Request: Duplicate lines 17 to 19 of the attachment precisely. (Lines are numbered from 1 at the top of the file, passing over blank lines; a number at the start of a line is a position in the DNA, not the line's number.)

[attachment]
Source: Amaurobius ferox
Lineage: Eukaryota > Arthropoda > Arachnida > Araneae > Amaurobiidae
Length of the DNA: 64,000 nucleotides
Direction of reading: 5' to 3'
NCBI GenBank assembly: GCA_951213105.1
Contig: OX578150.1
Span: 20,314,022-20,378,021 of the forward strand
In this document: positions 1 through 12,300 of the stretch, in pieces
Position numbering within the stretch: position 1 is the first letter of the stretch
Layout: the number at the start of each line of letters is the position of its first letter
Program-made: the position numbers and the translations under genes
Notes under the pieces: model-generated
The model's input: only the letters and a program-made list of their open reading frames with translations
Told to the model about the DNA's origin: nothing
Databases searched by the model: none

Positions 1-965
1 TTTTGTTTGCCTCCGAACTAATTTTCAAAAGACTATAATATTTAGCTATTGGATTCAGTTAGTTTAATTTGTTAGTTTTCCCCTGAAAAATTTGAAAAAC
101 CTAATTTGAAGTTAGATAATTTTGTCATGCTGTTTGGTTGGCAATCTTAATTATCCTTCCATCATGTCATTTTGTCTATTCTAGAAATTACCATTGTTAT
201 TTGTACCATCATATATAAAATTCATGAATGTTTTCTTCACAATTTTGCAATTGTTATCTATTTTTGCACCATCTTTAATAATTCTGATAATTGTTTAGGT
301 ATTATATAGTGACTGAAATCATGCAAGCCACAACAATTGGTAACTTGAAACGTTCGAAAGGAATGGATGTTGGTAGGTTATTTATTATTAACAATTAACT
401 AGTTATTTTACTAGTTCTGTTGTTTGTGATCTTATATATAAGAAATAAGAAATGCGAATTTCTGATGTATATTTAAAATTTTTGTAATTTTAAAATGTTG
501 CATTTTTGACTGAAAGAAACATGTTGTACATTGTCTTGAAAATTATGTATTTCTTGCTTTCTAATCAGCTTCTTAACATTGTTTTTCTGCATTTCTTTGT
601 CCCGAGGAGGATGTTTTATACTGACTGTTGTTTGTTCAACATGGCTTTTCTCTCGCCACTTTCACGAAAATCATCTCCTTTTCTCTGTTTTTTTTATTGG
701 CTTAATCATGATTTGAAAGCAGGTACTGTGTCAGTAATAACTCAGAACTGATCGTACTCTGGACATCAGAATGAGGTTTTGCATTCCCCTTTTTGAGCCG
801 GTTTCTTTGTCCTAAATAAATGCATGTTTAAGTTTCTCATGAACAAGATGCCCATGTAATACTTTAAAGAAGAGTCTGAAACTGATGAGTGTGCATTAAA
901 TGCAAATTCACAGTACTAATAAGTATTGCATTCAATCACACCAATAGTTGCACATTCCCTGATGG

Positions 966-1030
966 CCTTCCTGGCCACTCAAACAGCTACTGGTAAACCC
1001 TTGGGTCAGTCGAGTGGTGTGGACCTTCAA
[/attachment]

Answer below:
1 TTTTGTTTGCCTCCGAACTAATTTTCAAAAGACTATAATATTTAGCTATTGGATTCAGTTAGTTTAATTTGTTAGTTTTCCCCTGAAAAATTTGAAAAAC
101 CTAATTTGAAGTTAGATAATTTTGTCATGCTGTTTGGTTGGCAATCTTAATTATCCTTCCATCATGTCATTTTGTCTATTCTAGAAATTACCATTGTTAT
201 TTGTACCATCATATATAAAATTCATGAATGTTTTCTTCACAATTTTGCAATTGTTATCTATTTTTGCACCATCTTTAATAATTCTGATAATTGTTTAGGT